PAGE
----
By Bobby Harrison/NEMS Daily Journal
JACKSON – Higher Education Commissioner Hank Bounds told legislative leaders Tuesday he “is concerned about the future” of Mississippi’s eight public universities if they do not get a bigger slice of the state’s revenue.
“I think that worry could spill over to the economic development opportunities and to the future for our children and grandchildren,” Bounds said in a forceful presentation to the Legislative Budget Committee.
The Budget Committee, which is hearing budget requests from agency heads this week as it works to develop a state budget during the 2013 legislative session, was told that since 2000 the overall state budget has grown 37 percent while during the same time funds to the universities has been decreased 7 percent.
During much of that same time, Ed Blakeslee, chairman of the College Board, said tuition has been increased on average more than 5 percent per year. In 2000, 56 percent of the universities’ funding came from state general funds and 32 percent from tuition. Now 35 percent comes from state funding and 59 percent is garnered from tuition.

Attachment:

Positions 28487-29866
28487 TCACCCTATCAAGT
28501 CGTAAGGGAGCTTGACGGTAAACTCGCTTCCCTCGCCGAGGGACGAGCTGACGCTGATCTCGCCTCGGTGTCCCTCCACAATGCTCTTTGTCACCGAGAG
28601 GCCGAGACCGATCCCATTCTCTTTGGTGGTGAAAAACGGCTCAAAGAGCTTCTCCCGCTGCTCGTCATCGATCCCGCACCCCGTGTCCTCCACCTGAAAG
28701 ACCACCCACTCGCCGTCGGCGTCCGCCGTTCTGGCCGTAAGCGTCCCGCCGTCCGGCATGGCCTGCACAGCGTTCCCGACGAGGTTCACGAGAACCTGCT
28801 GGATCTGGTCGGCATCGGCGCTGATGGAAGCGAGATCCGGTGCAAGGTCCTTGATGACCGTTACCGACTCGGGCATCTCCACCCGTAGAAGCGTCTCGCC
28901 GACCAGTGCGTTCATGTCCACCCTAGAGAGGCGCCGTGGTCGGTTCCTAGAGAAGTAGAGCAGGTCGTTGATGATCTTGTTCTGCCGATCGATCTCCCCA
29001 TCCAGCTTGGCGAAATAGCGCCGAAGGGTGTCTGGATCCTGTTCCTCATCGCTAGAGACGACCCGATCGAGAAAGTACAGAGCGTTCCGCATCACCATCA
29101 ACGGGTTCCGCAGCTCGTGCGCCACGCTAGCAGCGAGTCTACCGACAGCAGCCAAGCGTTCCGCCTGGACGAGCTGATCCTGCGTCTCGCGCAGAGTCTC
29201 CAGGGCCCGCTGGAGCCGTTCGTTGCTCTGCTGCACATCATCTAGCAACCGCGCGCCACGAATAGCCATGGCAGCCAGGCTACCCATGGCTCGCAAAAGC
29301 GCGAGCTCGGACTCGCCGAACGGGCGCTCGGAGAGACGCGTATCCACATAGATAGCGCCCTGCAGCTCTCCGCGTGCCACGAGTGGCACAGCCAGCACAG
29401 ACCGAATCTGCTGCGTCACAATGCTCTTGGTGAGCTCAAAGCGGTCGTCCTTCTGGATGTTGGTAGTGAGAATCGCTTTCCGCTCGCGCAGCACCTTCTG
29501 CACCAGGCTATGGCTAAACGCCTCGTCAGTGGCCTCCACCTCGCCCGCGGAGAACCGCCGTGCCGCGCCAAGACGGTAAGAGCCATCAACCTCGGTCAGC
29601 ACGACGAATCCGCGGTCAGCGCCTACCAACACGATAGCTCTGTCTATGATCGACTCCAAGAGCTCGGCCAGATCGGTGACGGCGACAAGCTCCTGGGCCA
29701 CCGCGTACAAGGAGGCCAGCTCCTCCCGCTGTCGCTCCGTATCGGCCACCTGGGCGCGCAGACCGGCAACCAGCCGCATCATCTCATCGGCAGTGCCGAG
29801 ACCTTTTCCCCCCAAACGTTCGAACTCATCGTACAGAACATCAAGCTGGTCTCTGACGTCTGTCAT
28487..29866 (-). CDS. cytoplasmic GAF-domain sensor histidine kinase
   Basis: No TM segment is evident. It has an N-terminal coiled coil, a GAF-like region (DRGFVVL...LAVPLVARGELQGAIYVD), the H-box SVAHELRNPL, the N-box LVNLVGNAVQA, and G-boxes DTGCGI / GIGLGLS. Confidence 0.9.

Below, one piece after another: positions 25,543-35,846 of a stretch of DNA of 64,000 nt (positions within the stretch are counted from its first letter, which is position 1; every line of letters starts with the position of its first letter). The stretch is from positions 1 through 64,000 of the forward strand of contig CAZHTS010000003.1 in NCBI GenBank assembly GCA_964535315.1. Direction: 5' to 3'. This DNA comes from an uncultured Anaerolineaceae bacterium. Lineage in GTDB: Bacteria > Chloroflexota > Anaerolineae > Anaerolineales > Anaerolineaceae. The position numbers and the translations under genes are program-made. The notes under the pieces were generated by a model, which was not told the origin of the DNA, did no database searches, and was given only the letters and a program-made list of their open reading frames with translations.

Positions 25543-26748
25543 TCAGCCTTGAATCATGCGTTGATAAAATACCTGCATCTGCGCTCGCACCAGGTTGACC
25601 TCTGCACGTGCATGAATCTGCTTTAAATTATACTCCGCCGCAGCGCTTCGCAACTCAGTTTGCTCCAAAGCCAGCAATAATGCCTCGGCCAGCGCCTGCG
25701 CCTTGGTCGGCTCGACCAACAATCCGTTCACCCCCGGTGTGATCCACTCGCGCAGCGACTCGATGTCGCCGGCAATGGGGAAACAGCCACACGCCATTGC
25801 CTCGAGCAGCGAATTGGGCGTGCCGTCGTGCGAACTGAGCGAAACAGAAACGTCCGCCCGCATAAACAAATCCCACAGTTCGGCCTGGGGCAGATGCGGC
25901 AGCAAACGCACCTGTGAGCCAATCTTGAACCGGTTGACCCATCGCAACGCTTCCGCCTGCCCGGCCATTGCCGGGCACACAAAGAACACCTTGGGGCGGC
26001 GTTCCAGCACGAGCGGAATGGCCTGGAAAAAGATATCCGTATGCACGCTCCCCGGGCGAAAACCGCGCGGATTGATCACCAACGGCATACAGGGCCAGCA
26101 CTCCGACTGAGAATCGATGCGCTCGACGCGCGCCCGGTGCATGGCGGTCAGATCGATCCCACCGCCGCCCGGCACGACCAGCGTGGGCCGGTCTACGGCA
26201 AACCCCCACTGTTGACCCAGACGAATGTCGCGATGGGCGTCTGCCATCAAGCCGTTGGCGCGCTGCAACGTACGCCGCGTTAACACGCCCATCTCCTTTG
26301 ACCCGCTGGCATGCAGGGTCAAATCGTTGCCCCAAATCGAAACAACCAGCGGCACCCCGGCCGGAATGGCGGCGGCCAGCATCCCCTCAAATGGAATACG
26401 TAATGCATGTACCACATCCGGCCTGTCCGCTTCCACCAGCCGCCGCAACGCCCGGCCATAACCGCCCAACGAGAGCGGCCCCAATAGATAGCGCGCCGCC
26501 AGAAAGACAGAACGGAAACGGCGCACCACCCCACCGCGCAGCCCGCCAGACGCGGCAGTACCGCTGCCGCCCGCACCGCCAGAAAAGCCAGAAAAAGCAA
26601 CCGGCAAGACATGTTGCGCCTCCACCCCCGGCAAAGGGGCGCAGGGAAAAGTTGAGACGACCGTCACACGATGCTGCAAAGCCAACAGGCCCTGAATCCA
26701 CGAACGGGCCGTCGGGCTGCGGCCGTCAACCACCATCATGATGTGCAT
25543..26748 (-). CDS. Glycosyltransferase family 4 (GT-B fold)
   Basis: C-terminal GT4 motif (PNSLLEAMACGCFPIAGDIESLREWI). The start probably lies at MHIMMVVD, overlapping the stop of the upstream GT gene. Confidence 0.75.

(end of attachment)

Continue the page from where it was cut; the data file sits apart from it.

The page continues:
The universities asked the Budget Committee for an increase of $72.6 million, or 10.6 percent.
Bounds said the universities have exhausted efforts to look for efficiencies and make cuts.
“I do worry about where we have gone with tuition and where we may have to go if the next decade looks like the last decade,” Bounds said.
Bounds said the lack of funding has impacted the schools’ efforts to recruit top-notch faculty and students.
“We are all only as good as our faculty,” said Mississippi State University President Mark Keenum, who along with the other universities’ leaders, students and alumni groups, filled the Budget Committee hearing room in the Woolfolk state office building. With salaries at Mississippi State being on average $19,000 per year less than the average at equivalent schools in the Southeast, “We are not going to be able to continue to get those outstanding scientists, teachers to be part of our university,” he said.
Lt. Gov. Tate Reeves, a member of the Budget Committee, said Bonds gave a compelling argument for more funding for universities to the legislative leaders. He said he and his colleagues hope to help, but said they are having to deal with putting together a state budget that has lost hundreds of millions in federal stimulus funds that propped up the budget in recent years.
“I think Dr. Bounds certainly laid out a strong argument for increasing funding as it relates to other areas of the budget,” Reeves said.